Paris in Boston

This book was inspired by the Boston Public Library. Every time I looked at The Boston Public Library, I thought, "this could be in Paris. " Then, as I looked a number of other scenes around Boston, this same thought kept coming back to me and I began looking at Boston in a wholly new light. The shoot was done 2007 and 2008 and I started to put the book together. It wasn’t until after the shoot was finished that I decided to do some research into Boston’s architectural history and discovered a tremendous connection between Paris and Boston. REMARKABLE HISORY My research revealed that during the Nineteenth Century, many of Boston’s most famous architects studied at l'École Beaux- Arts in Paris; so that Boston’s rich visual heritage includes many elements of the French Architectural Styles brought back from Paris. The architect Charles Follen McKim modeled the façade of the Boston Public Library after that of the Bibliothèque Saint-Genevieve in Paris. Arthur Gilman’s plans for the wide boulevards of Commonwealth Avenue and Boylston Street were based on the Baron Haussmann’s plans for the Champs Élysées and the Avenue de la Grande Armée. “BANNED IN BOSTON” The statute, Bacchante and the Infant Faun, a gift to Charles McKim in repayment of a loan of $50, caused a huge uproar when it arrived from France in 1896 and was the origin of the term “Banned in Boston.” In the book, I also try to interpret other views in Boston which called to mind scenes of Paris. The photograph of the pyramids at South Station that combines the glass pyramids with the unique opening in the Federal Reserve Building, evoked not only the Courtyard of the Louvre but also the Arche of La Défense. The photograph of the Genzyme Building on the Charles River, with its spire of steam rising into the sky, reminded me of Notre Dame at night. However, this is a photography book and whether you are familiar with the architectural history of Boston or not, I hope that the book will give you the feeling that "this could be in Paris" and that the images of both cities will stay with you wherever you go. These prints are Limited Edition Prints, signed and numbered by the artist, accompanied by a Certificate of Authenticity. Each print is limited to an Edition of 15. The price will increase as the edition sells out. When an Edition sells out completely, that particular print will no longer be offered.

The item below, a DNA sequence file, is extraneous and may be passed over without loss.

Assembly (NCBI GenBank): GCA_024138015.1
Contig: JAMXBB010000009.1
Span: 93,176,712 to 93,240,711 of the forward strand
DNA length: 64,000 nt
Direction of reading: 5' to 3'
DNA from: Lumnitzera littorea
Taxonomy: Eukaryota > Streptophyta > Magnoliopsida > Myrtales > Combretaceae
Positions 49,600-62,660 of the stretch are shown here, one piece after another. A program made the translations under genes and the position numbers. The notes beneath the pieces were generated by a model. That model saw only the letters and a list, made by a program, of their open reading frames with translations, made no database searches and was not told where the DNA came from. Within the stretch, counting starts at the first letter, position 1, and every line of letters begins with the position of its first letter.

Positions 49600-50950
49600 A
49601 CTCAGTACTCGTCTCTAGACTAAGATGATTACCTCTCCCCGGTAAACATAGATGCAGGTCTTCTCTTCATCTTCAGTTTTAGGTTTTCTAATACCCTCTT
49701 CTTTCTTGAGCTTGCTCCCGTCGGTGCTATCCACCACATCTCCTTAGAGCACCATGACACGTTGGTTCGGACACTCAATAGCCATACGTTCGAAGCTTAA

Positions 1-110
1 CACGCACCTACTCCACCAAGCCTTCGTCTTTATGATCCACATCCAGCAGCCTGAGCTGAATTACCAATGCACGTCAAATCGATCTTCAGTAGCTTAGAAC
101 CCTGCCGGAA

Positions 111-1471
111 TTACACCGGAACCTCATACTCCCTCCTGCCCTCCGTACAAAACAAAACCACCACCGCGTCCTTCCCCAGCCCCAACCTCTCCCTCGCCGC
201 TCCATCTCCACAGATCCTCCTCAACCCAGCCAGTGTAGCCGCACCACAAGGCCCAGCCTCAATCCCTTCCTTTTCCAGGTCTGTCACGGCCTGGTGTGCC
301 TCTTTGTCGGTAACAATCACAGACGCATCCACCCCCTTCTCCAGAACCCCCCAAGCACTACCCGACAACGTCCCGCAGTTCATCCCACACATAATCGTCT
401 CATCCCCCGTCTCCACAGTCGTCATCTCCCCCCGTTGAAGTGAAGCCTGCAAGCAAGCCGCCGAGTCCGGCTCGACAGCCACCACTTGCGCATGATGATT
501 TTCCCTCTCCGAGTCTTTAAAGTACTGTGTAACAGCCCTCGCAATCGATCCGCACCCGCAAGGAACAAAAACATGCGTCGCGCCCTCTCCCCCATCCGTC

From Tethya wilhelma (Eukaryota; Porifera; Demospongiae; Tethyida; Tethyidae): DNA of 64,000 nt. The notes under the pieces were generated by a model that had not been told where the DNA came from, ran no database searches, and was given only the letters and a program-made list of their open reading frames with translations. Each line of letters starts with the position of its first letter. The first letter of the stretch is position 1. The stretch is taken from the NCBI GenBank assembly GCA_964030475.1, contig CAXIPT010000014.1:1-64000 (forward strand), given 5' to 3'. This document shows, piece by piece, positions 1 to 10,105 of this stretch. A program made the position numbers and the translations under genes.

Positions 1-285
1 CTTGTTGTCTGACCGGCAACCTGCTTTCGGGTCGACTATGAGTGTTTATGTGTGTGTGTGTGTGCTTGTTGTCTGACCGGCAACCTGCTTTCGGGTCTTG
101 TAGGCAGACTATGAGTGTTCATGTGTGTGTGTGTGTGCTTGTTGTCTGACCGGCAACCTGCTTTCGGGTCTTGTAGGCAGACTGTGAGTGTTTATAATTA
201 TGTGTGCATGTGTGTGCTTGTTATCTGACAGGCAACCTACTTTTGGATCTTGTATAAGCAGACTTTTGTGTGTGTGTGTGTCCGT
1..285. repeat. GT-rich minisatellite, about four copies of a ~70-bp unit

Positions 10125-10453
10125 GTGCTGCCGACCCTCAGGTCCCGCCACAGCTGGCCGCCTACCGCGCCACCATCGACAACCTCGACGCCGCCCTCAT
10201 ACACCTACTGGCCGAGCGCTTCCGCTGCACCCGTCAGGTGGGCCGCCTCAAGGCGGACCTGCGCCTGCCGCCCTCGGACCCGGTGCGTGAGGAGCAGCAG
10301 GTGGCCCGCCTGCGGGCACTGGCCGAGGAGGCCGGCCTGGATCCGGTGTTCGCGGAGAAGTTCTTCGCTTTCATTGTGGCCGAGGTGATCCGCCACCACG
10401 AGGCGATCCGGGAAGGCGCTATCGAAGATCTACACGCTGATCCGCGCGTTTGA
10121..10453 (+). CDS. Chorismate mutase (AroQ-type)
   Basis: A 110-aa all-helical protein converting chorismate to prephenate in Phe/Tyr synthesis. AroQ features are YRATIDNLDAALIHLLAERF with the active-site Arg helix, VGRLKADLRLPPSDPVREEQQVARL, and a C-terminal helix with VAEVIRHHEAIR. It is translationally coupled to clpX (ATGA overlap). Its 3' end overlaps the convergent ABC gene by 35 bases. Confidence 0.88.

Paris in Boston

This book was inspired by the Boston Public Library. Every time I looked at The Boston Public Library, I thought, "this could be in Paris. " Then, as I looked a number of other scenes around Boston, this same thought kept coming back to me and I began looking at Boston in a wholly new light.The shoot was done 2007 and 2008 and I started to put the book together. It wasn’t until after the shoot was finished that I decided to do some research into Boston’s architectural history and discovered a tremendous connection between Paris and Boston.REMARKABLE HISORYMy research revealed that during the Nineteenth Century, many of Boston’s most famous architects studied at l'École Beaux- Arts in Paris; so that Boston’s rich visual heritage includes many elements of the French Architectural Styles brought back from Paris.The architect Charles Follen McKim modeled the façade of the Boston Public Library after that of the Bibliothèque Saint-Genevieve in Paris. Arthur Gilman’s plans for the wide boulevards of Commonwealth Avenue and Boylston Street were based on the Baron Haussmann’s plans for the Champs Élysées and the Avenue de la Grande Armée.“BANNED IN BOSTON”The statute, Bacchante and the Infant Faun, a gift to Charles McKim in repayment of a loan of $50, caused a huge uproar when it arrived from France in 1896 and was the origin of the term “Banned in Boston.”In the book, I also try to interpret other views in Boston which called to mind scenes of Paris. The photograph of the pyramids at South Station that combines the glass pyramids with the unique opening in the Federal Reserve Building, evoked not only the Courtyard of the Louvre but also the Arche of La Défense.The photograph of the Genzyme Building on the Charles River, with its spire of steam rising into the sky, reminded me of Notre Dame at night.However, this is a photography book and whether you are familiar with the architectural history of Boston or not, I hope that the book will give you the feeling that "this could be in Paris" and that the images of both cities will stay with you wherever you go.These prints are Limited Edition Prints, signed and numbered by the artist, accompanied by a Certificate of Authenticity. Each print is limited to an Edition of 15. The price will increase as the edition sells out. When an Edition sells out completely, that particular print will no longer be offered.
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